Thursday, June 30 Luke 22:14-20
“This cup is the new covenant between God and his people”
In Genesis 15, God establishes his covenant with Abram and his descendants. The covenant is God’s unbreakable commitment to be the God of Abram and his family. These aren’t merely words spoken by God; he makes these promises a part of his very being. From this moment forward, God cannot be known apart from his relationship with his people.
For many of us, the covenant might seem a bit antiquated. What does an ancient agreement between Abram and God have to do with me? The answer: everything! The covenant established between God and Abram serves as the foundation of the relationship we share with God. God’s promises to each of us are rooted in his covenant with Abram.
In Luke 22, Jesus tells his disciples that God is establishing a new covenant through his death and resurrection. While this covenant in Christ is new, it does not negate the old; the new fulfills the old. Through his redeeming grace, we return to the relationship he wills for each of us, a relationship that finds its beginnings in Genesis 15. As God’s people, covenant is a central part of our relationship with him.
Lord, thank you for establishing your covenant of grace. Amen.
Friday, July 1 Genesis 15:12-21
“As the sun was going down, Abram fell into a deep sleep”
In ancient Semitic culture, two parties made a covenant by announcing their commitment to one another and then walking between two lines of butchered animals (i.e. verses 9-10). The message intended was thus: “If I break this covenant, let it be done to me as has been done to these animals.” By walking through the animals, both parties acknowledged the seriousness of the promise they were making to one another. This was a matter of life and death.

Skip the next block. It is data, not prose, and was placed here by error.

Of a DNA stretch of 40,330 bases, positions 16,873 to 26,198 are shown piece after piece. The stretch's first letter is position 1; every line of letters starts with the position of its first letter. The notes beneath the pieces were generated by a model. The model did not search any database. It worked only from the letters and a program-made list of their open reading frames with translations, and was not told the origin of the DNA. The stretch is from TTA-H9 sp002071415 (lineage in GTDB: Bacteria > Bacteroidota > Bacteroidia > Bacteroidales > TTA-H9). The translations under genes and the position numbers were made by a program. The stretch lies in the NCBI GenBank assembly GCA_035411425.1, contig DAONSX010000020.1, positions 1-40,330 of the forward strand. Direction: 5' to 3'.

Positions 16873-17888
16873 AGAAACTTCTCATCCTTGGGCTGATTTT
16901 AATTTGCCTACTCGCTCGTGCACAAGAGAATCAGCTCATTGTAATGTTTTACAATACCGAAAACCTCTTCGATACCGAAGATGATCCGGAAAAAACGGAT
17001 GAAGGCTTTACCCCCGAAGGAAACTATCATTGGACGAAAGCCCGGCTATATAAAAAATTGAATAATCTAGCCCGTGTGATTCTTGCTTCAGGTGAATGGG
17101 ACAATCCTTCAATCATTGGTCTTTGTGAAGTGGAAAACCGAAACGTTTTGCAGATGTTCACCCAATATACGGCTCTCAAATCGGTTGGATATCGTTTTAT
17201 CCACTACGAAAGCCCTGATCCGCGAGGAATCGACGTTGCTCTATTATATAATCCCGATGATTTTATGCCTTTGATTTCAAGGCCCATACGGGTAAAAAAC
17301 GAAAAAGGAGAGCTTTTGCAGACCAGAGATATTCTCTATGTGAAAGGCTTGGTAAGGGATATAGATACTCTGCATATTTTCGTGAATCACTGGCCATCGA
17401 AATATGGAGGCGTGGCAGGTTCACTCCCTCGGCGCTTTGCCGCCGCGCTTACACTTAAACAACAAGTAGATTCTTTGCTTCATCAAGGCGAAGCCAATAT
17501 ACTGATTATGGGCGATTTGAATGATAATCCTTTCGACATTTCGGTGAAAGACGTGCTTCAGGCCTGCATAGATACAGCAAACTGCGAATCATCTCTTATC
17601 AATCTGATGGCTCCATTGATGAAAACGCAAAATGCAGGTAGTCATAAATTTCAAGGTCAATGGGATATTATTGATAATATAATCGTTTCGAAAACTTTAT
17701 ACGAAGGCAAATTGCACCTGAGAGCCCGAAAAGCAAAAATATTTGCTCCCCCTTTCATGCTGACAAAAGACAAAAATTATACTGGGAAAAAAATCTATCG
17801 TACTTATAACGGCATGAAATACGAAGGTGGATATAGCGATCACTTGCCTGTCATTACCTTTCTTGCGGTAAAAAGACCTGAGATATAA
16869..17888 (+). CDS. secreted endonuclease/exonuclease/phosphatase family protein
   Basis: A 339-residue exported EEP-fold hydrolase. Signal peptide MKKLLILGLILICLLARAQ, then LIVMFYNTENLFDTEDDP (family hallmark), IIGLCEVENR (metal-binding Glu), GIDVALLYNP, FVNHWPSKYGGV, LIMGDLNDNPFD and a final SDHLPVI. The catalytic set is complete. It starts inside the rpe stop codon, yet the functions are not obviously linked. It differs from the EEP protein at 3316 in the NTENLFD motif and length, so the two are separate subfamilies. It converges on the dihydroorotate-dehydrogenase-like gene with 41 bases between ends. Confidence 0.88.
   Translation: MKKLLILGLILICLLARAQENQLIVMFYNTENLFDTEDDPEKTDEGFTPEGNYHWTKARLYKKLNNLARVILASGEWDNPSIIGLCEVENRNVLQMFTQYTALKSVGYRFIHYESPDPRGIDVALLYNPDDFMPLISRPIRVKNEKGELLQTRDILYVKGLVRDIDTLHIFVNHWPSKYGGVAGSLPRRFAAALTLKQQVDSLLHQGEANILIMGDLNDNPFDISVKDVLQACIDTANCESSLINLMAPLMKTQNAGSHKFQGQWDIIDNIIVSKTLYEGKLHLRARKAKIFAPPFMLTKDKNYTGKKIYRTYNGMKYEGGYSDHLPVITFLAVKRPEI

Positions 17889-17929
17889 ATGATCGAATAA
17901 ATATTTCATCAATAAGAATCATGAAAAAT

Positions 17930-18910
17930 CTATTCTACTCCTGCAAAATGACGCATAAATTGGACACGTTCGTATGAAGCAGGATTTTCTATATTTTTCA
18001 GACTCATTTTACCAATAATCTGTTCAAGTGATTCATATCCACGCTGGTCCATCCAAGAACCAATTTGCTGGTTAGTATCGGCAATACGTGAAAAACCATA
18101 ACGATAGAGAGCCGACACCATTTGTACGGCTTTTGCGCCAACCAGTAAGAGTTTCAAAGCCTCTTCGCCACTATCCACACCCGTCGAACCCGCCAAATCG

It is very interesting to note that Abram is asleep when God (“a smoking firepot and a flaming torch”) passes between the halved animals. Such behavior would have been striking to an ancient reader of Genesis familiar with the covenant ceremony. It’s as if the writer of Genesis is making an important observation: God alone is the one who establishes, keeps, and upholds the covenant.
This is good news for each of us. Because of our sin, we are incapable of upholding our end of the covenant. As such, we are deserving of death. However, as both human and divine, Jesus fulfills the covenant on our behalf. Through him the promise is kept.
Thank you, Lord, for keeping your covenant in Christ. Amen.
Saturday, July 2 Hebrews 13:20-21
“…and ratified an eternal covenant with his blood”
As noted throughout this week, Genesis 15 is central to our understanding of the relationship we have with the Lord. The covenant established with Abram and fulfilled in Jesus Christ serves as the foundation of our call to be God’s people and the promises he has made to each of us. As Hebrews 13 declares, this covenant is an “eternal” covenant in Christ. For all eternity, God has promised that he will by our God and we will be his people. To God be the glory!
In the busyness of our daily lives, it is easy to forget that we belong to this covenant. When we forget the nature of the covenant that God has established with us, we also lose sight of our standing before him. We begin to place our trust and worth in things that have no allegiance to us whatsoever. We make covenants with parties that cannot keep the promises they make. As the people of God, let us place our trust in him, holding to the covenant established in Christ.
Lord, I will remember your covenant and trust in your love. Amen.